This is my last post, so I have to spice it up a bit. “It’s a bold move Cotton.  Let’s see if it pays off for him.”  In my previous posts, I had been using some salt, parsley, maybe a bit of lemon pepper if I was naughty.  Here’s where the Carolina Reaper is stirred in the pot.  I have to admit my titles have been getting pretty on point recently.  We’ll see if he can top last week’s title.


I want to start with a full disclosure that I had run out of food in my household come Friday: Colloquium Day.  I did however engulf a pot or so of coffee throughout the day, per usual.  Come colloquium time, to the untrained eye I looked like an alcoholic without his Jack Daniels.  This may or may not have affected my takeaway message from this colloquium talk.


Dr. Roberta Hamme really loved graphs.  I do too.  But on a Friday afternoon with the food/coffee issue, I was having a hard time following along.  I did, however, take away some wonderful points from this talk.


I did not know that the element Argon acts similar to Oxygen except that it doesn’t see the biological effects oxygen does.  This makes it act as a sort of control for what’s happening with gases in the ocean.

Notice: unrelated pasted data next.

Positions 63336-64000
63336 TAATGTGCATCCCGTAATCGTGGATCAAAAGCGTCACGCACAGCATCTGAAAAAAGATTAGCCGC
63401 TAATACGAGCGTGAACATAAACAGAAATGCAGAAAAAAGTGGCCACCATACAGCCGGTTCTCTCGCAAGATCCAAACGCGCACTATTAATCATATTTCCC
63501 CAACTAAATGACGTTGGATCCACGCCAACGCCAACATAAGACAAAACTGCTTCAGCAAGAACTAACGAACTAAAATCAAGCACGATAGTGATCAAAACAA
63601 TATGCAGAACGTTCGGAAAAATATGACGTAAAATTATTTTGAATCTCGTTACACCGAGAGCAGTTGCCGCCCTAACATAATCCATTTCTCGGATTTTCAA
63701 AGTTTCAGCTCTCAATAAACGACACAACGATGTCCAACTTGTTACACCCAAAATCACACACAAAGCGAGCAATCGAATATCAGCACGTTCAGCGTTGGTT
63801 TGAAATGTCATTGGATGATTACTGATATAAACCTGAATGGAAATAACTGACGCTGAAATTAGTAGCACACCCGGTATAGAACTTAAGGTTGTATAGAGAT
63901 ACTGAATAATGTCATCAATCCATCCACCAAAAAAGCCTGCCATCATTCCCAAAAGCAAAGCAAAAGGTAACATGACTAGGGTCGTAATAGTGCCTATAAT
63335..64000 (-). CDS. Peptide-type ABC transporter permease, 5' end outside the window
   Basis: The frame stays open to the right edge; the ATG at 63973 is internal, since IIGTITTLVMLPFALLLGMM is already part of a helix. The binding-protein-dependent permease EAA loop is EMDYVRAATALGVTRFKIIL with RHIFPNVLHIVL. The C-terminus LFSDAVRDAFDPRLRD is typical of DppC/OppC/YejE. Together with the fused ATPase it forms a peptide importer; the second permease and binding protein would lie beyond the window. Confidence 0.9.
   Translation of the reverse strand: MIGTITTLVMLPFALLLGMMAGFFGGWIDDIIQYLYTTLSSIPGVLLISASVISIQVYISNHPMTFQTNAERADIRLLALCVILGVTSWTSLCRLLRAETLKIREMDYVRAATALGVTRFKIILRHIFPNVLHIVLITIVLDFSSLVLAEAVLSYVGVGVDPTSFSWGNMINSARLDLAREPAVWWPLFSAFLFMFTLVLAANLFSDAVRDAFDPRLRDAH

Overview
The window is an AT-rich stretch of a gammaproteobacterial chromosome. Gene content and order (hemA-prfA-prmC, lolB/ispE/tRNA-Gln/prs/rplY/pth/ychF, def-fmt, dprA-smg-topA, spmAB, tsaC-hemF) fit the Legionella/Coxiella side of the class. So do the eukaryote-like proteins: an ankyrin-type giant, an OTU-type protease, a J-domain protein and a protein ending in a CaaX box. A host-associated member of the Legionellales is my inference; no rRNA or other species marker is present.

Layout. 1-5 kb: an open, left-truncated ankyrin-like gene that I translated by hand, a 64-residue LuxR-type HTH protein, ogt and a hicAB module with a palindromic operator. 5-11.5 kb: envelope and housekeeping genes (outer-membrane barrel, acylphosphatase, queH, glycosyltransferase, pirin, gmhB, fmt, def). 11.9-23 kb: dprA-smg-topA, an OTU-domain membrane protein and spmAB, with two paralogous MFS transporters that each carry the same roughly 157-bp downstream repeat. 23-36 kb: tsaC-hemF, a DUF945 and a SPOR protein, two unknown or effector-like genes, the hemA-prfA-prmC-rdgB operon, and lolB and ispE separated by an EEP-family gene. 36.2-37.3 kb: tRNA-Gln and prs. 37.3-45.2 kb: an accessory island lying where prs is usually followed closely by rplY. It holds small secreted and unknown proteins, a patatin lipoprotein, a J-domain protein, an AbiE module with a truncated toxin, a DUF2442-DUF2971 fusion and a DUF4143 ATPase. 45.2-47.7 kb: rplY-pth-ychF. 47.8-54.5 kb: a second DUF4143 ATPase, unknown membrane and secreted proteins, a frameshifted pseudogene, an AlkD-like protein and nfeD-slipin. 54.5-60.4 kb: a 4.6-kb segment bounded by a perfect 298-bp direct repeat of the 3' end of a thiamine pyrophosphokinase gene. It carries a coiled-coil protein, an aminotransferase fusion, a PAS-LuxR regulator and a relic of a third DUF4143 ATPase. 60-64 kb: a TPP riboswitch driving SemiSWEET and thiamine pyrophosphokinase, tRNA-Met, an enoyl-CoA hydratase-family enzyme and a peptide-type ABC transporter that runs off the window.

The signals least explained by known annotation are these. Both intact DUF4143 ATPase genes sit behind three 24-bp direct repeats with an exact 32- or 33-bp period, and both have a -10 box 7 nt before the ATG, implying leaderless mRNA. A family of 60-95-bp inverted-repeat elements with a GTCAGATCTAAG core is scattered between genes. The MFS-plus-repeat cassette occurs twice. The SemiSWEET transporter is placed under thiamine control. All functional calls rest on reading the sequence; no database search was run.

It seems as though hypoxia is almost being reached at 280 meter depths in some areas in the ocean.  This is frightening because large organisms with higher oxygen demand are in danger.  These species are typically ones we put a greater value on and a decline in these organisms would cause chaos.


The ‘Argo’ floats were quite interesting.  I have mixed feelings about these floats because on one hand you are collecting valuable ocean water quality data all over the world.  On the other hand, these floats last for several years and sink to the ocean floor, potentially adding to the Great Pacific Garbage Patch.  What is the size of that thing now? 3 Texases (Texi?)?  At this point you may as well call it 1 Canada.  Of course then Trump may blame the Texi patch on Canada.


As well, it seemed as though the Argo temperature measurements over time slowly decreased, making it inaccurate unless accounted for.  Dr. Hamme went over it briefly, but I would like to delve into more so how they accounted for this error.


My research involves temperature rises in freshwater lakes and how this will affect coldwater fish species such as kokanee and rainbow trout.  We will be setting out temperature loggers throughout the region’s lakes.  I almost raised my hand to ask “Can you ‘Argo’ a freshwater lake?”  But I realized that saltwater makes things a lot more buoyant and I’m thinking the device would have to be much less dense to work in freshwater.  Stupid American.  What was I thinking?